UK Net Immigration Slips to Lowest since 2012 ahead of Brexit
Net EU immigration to the UK stood at around 90,000 for the year between March 2017 and March 2018, the lowest figure since 2012, as Brexit, Britain’s departure from the EU, is rapidly approaching.
The newly released data from the British Office of National Statistics (ONS) shows a steady decline in UK’s net immigration, as in July, it published the figures for 2017 (January – December) when the net immigration from the EU stood at 101,000.
Fewer EU citizens appear to be arriving to Britain for work, and much of the decline is due to the citizens of other Western European countries.
In another seeming ramification of the Brexit referendum, 2017 also saw a record number of British citizens acquire citizenship of another EU member state.
There are about 3.5 million EU citizens living in the UK, and some 1.1 million Brits living in the rest of the EU.
According to the ONS data, there were 2.28 million EU nationals employed in the UK between April and June 2018, a decline by 86,000 year-on-year.
The drop in the second quarter of 2018 is the steepest since data collection began to measure the number of EU citizens working in Britain back in 1997.
The British statistical service also noted that the number of EU citizens coming to the UK specially to look for work declined by more than a half between 2016 and 2017.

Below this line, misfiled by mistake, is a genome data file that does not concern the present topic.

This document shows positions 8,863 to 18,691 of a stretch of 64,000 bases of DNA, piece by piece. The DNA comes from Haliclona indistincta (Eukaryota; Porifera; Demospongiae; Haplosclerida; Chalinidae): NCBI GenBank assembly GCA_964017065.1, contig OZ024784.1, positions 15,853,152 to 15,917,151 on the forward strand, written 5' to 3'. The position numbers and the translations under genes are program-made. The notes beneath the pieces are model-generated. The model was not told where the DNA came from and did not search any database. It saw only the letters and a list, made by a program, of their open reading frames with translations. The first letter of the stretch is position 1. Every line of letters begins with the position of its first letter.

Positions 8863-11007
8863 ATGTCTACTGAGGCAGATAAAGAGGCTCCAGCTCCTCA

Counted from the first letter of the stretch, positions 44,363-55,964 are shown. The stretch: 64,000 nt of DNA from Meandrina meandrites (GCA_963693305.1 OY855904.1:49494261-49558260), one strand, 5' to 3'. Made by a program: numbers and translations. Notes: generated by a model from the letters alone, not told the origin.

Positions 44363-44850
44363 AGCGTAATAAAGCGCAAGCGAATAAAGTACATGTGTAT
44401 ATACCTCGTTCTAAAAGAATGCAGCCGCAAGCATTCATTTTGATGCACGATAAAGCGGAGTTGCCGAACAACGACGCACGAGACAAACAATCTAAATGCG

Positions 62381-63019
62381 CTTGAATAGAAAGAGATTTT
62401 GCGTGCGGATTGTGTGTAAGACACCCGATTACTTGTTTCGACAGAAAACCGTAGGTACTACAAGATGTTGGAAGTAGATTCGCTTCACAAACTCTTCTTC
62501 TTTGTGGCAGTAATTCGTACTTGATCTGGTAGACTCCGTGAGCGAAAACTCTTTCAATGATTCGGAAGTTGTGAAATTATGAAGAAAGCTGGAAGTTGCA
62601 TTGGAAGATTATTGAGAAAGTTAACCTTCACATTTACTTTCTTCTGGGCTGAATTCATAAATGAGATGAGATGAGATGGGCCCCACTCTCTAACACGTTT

The decline is also visible among the citizens of the eight Eastern European counties which joined the EU in 2004 (Estonia, Latvia, Lithuania, Poland, the Czech Republic, Slovakia, Hungary, Slovenia, and Cyprus).
Migrants are said to be deterred by the weaker pound sterling, and the likelihood of immigration restrictions after the UK leaves the EU in March 2019 despite assurances by the British government.
The figures show that the Brexit vote has damaged the UK’s labor supply, according to JPMorgan economist Allan Monks, as cited by Bloomberg.
The Bank of England has noted that the effect of the Brexit referendum on immigration is one of the reasons why potential GDP growth has dropped to 1.5%.
“Severely reducing the number of EU workers coming to the UK will make British firms less competitive which will dampen growth and limit national prosperity for us all,” said Tom Hadley, director of policy at the Recruitment and Employment Confederation.
“For our jobs market to thrive, UK employers need a comprehensive mobility and migration deal with the EU post-Brexit,” he added.
The UK’s agricultural sector is especially fearful of labor shortages as pickers from Romania and Bulgaria might decide to steer clear of the country after Brexit.
Regardless of the decline in EU immigration to Britain, the UK still received some 270,000 more people thanks to arrivals from other parts of the world so net migration continues to swell the country’s population.
(Banner image: Pixabay)